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The Great Laptop Search of 2013

It’s time for a new laptop. I don’t think it’s time, as I love the Macbook Air I bought a couple years ago. Rather some requirements for work, mainly Hyper-V, have come up and I can’t meet them with the Macbook Air. Even a 2013 summer refresh of this platform likely won’t get me what I need and I’m back to Wintel. I have a sad face, but since my daughter will likely inherit the Air, she’s smiling ear to ear.

However that means I have work to do. Grant Fritchey went with a Lenovo W530, just getting a powerful machine. I had that form factor with a W510, and I had issues with the suspend/hibernate. However I also didn’t love the size of the machine. It was heavy and cumbersome and as much as I travel, I’d prefer something lighter.

Ultrabooks are tempting, though I seem to only find them with 8GB of ram. The bare minimum I need. The IT group as Red Gate told me that I needed:

  • Windows 8 or Win 2012 for the Hyper-V images
  • Core i7
  • 8GB of RAM at a minimum, being prepared to give 6GB to our complex VM system.
  • 100GB of disk space
  • SSD preferred.

That doesn’t’ give me a lot of choices in the sub 4lb range, 13” display range.

If I was going to get a new laptop, a touch screen with Windows 8 is something that came to mind first. With that in mind, I started looking at the Lenovo X series, since I’ve had a few friends that liked those models. The X1 Carbon Touch got my first look. It’s a nice looking machine, but I’ve seen a number of complaints from people about order fulfillment for this model. That concerns me, since I would guess some of these issues are problems with the hardware. A few people I know have gotten the W530 in the same timeframes and there haven’t been issues. Besides, this machine tops out at 8GB, which is the base minimum I need.

There were a few other machines I looked at, all in the touch screen, convertible form factor, which were interesting, but unfortunately these topped out at 8GB. That’s plenty for an ultra book or convertible that runs one operating system, even a couple virtual machines. However I don’t have control over my demo image, which others have noted really needs 6GB to run smoothly. The list I considered and rejected was:

I suspect 8GB could work, but I don’t want to be limited if it doesn’t. We have a complex set of VMs to work with, and I think I need more RAM to be safe. After my post on the Surface Pro last week, I had a few other recommendations.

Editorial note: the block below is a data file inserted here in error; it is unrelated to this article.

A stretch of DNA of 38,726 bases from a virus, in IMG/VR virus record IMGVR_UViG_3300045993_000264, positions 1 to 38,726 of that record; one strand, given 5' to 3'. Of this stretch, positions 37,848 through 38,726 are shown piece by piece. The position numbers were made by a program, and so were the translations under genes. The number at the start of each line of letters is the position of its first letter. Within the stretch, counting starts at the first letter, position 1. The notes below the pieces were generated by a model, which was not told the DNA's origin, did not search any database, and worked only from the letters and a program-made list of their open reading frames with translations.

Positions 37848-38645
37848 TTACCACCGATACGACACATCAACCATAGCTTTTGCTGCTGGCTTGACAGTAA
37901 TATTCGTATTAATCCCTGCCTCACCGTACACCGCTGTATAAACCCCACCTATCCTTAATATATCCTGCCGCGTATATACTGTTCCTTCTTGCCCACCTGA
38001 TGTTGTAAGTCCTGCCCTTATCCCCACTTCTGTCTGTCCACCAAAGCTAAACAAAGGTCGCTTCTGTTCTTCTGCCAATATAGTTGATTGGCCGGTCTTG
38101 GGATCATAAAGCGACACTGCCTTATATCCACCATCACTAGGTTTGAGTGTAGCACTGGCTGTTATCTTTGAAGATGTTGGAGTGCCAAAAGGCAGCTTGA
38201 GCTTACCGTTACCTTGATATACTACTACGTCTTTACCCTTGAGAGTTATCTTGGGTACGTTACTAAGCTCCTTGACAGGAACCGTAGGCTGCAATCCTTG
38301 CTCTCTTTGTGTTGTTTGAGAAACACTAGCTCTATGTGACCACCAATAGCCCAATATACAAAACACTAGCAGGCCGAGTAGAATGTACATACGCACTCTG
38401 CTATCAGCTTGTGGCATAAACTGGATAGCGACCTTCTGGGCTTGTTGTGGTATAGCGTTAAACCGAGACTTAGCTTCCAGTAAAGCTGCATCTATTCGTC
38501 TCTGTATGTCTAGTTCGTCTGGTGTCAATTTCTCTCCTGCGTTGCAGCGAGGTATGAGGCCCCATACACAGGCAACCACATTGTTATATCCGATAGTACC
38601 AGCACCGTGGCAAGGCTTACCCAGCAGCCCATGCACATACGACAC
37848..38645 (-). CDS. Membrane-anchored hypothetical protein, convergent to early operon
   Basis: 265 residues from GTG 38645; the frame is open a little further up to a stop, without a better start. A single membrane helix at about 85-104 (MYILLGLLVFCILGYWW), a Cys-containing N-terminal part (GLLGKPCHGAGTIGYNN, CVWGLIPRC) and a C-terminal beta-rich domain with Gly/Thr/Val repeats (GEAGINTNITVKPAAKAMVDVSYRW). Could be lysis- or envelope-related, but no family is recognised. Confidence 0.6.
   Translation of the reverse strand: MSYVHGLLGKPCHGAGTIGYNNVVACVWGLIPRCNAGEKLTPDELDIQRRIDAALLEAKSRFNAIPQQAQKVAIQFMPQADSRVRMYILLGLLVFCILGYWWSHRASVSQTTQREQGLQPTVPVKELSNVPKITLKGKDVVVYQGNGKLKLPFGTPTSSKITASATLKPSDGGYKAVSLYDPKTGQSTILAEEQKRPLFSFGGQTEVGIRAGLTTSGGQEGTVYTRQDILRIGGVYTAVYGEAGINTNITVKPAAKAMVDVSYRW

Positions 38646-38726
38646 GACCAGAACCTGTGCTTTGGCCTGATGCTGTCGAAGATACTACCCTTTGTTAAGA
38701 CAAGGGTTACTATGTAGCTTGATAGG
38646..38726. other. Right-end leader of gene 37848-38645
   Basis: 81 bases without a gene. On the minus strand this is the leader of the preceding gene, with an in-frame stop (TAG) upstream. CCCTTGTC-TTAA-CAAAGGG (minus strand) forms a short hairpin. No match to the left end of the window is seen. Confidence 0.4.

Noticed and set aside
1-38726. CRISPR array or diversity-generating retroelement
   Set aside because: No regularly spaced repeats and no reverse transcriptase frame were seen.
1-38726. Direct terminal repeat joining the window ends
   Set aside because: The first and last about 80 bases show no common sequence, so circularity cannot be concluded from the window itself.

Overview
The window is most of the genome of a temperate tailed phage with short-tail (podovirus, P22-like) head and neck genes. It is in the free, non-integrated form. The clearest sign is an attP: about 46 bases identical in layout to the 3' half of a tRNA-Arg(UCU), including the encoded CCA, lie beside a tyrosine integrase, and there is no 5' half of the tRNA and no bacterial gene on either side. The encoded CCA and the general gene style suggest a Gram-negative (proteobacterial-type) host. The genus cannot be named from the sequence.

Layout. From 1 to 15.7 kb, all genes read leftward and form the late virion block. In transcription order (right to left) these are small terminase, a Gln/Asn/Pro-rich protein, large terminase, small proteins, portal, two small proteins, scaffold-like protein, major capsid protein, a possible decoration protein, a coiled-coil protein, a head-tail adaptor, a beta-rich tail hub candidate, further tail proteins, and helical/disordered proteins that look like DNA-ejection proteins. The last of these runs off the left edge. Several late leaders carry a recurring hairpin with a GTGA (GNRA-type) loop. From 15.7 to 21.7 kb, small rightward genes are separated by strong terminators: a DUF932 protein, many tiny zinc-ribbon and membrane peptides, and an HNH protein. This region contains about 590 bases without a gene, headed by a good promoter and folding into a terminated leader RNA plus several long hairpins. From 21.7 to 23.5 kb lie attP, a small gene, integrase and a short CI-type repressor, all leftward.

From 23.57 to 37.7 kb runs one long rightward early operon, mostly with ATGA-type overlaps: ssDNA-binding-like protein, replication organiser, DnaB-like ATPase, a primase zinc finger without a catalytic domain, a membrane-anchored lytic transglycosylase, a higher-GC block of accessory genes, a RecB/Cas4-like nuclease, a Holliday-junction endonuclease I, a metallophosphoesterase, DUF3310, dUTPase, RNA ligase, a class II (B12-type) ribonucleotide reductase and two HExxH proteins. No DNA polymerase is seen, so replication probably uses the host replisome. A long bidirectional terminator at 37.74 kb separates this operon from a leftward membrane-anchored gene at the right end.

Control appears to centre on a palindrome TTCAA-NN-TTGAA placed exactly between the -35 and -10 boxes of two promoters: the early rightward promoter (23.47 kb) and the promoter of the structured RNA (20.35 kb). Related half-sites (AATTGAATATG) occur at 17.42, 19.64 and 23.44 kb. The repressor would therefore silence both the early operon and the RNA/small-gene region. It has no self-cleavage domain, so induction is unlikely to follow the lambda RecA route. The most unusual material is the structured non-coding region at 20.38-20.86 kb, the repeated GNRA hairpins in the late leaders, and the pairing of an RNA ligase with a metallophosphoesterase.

I decided to examine each of those over the weekend and make a decision.

I first looked at the ASUS. I’ve seen a few developers that liked this model, and it looks interesting. I can upgrade it to 10GB, which gives me a little breathing room. It’s small and thin, lightweight, and looks good. However I decided to skip this because the 10GB makes me only slightly less nervous than 8GB. I decided to check other options.

The Toshiba is a nice machine. I used to have a 15" Qosmio, and I liked the machine. I ditched it when Toshiba wasn’t very helpful with Windows 7 drivers for my model. My son had it for about 6 months before the motherboard died, but during the 3 years it was my main machine, it worked well. The R930 looks nice, and has most of what I need. Worth considering further.

The Sony was interesting. I’ve never had a Sony, but I’ve heard good things from people about the laptops. The Duo would have been a choice for me if it held more than 8GB. The S Series is interesting, and it goes up to 12GB of RAM. That’s likely enough for me. The display is 1600×900 and it’s under 4 lbs. It seems to meet all the criteria. A few reviews didn’t love the keyboard, and they mention going to 12GB of RAM means single channel access. I’m not sure how big a deal this is, but it’s one item.

The Lenovo T-430 meets my criteria as well. A nice 1600×900 screen, 16GB of RAM, and it has the eraser head mouse movement. I have liked that format since IBM introduced it in the 90s. This one is a touch heaver, but it gets good reviews, and it’s a format I’m familiar with. It also has the advantage of the switching out the optical drive for a second SSD. That is what I did in my W510, and it’s what I’d likely do here as well. The T431 looks better, but since it’s not yet out, I can’t consider it.

In weighing all the options I finally decided to get the Lenovo T431. The Toshiba was close, but I know the Lenovo product and the ultra bay that would let me stick in two drives was appealing. The Sony worries me slightly with 12GB with mismatched memory. Not a lot, but all things being equal, the T431 seems like a good fit for me.

It’s ordered, and on the way. As soon as it comes, I suspect I’ll be looking for a new laptop bag as well, but we’ll see how this one fits in my existing bag.

Now to learn a bit more about Hyper-V.

Filed under: Blog Tagged: hardware, syndicated

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Steve Jones is the editor of SQLServerCentral.com and visits a wide variety of data related topics in his daily editorial. Steve has spent years working as a DBA and general purpose Windows administrator, primarily working with SQL Server since it was ported from Sybase in 1990. You can follow Steve on Twitter at twitter.com/way0utwest


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